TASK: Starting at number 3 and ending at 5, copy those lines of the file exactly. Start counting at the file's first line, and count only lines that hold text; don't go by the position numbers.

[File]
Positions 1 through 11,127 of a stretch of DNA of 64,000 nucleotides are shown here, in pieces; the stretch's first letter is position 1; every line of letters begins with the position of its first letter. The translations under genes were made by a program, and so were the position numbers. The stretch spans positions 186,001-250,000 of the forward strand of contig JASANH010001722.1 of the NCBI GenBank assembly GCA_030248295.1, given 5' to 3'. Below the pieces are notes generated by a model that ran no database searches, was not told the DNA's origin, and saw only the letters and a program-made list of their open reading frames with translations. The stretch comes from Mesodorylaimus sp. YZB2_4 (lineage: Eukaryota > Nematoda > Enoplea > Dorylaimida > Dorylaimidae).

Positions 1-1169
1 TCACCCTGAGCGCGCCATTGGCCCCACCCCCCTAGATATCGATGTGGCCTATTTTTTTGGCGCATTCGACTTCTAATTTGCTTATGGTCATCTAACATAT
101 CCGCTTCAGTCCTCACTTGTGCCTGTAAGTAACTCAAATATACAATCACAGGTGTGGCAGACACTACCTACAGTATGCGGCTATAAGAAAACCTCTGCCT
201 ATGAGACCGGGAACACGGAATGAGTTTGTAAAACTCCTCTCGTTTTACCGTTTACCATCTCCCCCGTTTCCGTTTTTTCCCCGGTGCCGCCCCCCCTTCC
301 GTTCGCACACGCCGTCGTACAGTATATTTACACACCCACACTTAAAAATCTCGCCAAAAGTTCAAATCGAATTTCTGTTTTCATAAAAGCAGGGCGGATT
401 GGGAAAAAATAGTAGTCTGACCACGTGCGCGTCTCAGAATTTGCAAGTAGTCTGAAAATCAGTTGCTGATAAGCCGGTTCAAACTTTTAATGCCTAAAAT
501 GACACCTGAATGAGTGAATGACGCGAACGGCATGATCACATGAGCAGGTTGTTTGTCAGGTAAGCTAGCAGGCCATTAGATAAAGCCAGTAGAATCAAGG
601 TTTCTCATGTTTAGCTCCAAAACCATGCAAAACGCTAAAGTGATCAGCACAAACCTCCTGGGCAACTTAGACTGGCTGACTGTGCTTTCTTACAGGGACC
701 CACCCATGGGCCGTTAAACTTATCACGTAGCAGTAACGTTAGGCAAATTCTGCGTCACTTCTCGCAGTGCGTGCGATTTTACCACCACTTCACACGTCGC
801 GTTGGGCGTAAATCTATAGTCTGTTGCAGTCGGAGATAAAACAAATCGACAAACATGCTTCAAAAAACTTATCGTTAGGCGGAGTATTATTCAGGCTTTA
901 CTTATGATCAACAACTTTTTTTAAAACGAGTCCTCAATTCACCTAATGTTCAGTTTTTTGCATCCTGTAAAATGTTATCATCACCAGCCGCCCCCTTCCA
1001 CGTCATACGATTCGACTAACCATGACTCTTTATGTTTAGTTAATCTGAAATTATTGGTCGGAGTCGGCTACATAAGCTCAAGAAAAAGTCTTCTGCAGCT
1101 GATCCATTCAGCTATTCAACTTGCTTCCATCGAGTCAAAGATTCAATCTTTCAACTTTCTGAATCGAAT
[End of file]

1 TCACCCTGAGCGCGCCATTGGCCCCACCCCCCTAGATATCGATGTGGCCTATTTTTTTGGCGCATTCGACTTCTAATTTGCTTATGGTCATCTAACATAT
101 CCGCTTCAGTCCTCACTTGTGCCTGTAAGTAACTCAAATATACAATCACAGGTGTGGCAGACACTACCTACAGTATGCGGCTATAAGAAAACCTCTGCCT
201 ATGAGACCGGGAACACGGAATGAGTTTGTAAAACTCCTCTCGTTTTACCGTTTACCATCTCCCCCGTTTCCGTTTTTTCCCCGGTGCCGCCCCCCCTTCC